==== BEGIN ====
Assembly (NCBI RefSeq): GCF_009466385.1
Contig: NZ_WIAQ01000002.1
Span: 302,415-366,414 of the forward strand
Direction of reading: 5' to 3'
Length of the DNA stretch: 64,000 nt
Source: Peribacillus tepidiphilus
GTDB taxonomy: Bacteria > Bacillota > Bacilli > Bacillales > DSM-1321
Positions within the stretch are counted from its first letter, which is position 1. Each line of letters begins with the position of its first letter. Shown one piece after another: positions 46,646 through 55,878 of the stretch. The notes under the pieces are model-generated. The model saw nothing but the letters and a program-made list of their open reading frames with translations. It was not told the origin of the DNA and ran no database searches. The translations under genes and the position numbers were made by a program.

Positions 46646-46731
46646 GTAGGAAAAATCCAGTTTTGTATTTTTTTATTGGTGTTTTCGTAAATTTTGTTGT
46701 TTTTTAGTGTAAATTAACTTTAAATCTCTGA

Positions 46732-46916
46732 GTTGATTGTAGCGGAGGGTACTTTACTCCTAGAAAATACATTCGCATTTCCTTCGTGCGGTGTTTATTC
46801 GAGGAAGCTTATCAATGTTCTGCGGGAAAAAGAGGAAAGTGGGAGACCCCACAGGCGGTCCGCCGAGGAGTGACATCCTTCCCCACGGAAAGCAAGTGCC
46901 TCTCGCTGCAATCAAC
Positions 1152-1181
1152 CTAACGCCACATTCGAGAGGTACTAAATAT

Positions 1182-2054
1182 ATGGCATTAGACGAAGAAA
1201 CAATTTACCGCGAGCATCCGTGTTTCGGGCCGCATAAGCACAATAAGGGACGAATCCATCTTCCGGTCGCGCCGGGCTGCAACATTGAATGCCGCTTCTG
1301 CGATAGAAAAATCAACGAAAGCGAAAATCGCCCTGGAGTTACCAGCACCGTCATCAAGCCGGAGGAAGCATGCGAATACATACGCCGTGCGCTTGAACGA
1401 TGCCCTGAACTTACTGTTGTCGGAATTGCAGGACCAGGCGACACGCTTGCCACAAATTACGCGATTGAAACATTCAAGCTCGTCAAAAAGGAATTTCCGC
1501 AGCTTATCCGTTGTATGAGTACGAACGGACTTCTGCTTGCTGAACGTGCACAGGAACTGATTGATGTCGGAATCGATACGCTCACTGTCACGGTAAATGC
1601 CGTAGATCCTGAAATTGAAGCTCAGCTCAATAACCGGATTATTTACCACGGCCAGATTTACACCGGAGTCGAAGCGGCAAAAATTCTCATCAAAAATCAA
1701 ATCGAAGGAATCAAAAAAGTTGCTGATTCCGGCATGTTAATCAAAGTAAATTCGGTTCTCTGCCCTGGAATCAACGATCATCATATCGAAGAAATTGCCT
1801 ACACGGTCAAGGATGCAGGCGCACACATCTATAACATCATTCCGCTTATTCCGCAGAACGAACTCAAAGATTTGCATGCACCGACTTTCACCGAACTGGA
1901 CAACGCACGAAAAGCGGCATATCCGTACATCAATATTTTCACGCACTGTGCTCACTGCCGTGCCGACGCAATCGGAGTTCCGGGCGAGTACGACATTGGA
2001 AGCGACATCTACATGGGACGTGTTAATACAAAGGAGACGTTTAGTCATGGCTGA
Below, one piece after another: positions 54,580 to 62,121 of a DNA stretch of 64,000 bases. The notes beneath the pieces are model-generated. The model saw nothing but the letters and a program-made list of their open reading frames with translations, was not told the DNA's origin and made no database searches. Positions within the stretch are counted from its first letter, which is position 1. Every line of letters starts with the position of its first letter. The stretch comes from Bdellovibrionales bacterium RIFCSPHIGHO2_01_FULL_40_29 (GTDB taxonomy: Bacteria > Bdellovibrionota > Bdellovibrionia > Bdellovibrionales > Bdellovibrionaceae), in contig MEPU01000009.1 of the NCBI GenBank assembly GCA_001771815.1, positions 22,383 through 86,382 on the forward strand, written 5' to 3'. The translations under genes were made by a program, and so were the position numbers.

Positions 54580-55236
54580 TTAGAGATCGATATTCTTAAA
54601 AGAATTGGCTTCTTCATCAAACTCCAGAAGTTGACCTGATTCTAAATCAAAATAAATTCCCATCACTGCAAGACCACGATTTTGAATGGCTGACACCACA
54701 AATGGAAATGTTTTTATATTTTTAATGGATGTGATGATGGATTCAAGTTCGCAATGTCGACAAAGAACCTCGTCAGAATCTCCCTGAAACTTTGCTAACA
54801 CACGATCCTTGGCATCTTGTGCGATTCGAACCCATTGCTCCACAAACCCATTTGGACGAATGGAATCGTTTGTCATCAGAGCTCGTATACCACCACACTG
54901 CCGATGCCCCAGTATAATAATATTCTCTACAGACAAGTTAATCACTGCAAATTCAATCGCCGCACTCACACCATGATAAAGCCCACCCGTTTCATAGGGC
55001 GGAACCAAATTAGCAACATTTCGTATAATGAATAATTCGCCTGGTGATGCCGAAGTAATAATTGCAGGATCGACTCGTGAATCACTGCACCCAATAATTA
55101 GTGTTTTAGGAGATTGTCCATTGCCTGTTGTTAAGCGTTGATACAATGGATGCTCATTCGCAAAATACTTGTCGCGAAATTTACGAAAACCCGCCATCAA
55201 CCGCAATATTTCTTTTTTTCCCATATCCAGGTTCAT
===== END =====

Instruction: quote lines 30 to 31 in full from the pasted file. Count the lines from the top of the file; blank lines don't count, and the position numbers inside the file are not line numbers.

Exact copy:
Positions 54580-55236
54580 TTAGAGATCGATATTCTTAAA